The problem with holistic, all-consuming burnout is that there’s no solution to it. You can’t optimize it to make it end faster. You can’t see it coming like a cold and start taking the burnout-prevention version of Airborne. The best way to treat it is to first acknowledge it for what it is — not a passing ailment, but a chronic disease — and to understand its roots and its parameters. That’s why people I talked to felt such relief reading the “mental load” cartoon, and why reading Harris’s book felt so cathartic for me: They don’t excuse why we behave and feel the way we do. They just describe those feelings and behaviors — and the larger systems of capitalism and patriarchy that contribute to them — accurately.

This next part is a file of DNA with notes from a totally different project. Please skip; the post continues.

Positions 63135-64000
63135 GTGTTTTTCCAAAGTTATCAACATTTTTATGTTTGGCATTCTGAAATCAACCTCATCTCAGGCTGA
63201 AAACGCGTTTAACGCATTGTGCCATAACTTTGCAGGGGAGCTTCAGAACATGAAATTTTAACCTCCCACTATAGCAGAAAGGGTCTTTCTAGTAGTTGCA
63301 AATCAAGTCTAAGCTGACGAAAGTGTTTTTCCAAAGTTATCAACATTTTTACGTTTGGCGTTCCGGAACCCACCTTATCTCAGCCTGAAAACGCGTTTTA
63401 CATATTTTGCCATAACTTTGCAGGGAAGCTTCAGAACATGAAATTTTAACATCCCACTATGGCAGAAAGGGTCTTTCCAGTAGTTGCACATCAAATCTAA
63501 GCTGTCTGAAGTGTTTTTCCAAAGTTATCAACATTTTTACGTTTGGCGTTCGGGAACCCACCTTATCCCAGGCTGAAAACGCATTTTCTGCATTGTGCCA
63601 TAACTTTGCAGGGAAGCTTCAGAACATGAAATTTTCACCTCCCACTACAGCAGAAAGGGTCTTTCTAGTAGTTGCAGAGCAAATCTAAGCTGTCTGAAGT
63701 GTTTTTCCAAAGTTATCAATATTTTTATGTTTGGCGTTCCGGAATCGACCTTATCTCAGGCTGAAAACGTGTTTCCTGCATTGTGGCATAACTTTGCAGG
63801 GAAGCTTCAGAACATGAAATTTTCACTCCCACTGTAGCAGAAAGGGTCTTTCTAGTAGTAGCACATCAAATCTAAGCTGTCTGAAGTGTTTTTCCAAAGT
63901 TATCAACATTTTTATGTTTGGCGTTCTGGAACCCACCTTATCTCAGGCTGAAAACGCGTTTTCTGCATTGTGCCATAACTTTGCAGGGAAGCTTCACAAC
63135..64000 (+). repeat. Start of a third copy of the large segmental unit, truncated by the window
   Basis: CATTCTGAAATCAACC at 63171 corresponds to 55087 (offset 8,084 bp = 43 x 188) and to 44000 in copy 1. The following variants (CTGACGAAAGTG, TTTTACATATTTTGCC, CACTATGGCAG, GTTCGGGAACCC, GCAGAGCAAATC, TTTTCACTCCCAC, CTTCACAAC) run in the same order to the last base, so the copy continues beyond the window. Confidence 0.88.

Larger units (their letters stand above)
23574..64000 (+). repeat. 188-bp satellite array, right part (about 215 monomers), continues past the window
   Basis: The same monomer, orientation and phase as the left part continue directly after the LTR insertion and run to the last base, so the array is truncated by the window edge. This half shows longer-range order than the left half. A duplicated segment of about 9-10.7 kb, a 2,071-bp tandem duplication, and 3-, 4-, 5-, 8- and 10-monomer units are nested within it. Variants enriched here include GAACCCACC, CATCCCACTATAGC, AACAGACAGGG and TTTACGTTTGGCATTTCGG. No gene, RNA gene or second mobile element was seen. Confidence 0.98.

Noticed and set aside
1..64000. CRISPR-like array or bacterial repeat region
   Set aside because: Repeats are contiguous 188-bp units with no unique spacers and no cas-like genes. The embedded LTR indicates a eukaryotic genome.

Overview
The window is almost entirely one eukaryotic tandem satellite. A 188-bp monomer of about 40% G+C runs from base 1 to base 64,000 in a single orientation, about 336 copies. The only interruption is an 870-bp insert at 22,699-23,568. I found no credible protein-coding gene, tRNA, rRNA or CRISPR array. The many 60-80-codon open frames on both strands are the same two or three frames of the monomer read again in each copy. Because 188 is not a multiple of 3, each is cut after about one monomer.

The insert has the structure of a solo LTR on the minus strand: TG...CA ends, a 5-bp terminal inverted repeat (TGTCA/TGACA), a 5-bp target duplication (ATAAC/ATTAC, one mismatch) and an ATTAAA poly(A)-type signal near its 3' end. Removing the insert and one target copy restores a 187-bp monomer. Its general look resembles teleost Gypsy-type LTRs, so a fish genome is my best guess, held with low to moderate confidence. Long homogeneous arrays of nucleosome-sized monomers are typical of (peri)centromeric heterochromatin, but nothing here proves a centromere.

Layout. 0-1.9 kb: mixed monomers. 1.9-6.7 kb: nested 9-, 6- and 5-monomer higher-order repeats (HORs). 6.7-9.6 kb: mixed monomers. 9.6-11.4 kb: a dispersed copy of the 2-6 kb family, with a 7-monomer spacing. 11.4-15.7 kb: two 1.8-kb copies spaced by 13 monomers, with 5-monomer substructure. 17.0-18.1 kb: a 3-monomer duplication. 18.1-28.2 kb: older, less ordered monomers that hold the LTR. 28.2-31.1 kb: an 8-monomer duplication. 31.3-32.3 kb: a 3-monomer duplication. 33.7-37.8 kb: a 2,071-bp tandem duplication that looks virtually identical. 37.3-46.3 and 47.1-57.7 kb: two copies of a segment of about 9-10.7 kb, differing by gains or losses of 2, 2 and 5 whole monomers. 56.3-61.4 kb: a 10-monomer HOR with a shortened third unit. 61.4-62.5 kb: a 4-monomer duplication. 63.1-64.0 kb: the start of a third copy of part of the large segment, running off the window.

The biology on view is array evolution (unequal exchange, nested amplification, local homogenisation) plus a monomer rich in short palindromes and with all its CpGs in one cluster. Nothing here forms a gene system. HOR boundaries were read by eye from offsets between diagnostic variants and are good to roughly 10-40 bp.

~ Anne Helen Petersen from, https://www.buzzfeednews.com/article/annehelenpetersen/millennials-burnout-generation-debt-work

I was startled (or perhaps proud?) to notice this seems to be the first thing I’ve ever linked to on Buzzfeed. I was also startled to realize this article makes a lot of great points about burnout.

It doesn’t have any suggestions about how to recover. But it does point out the key observation that you cannot optimize your way out of burnout. Been there. Done that. Am there. Doing that.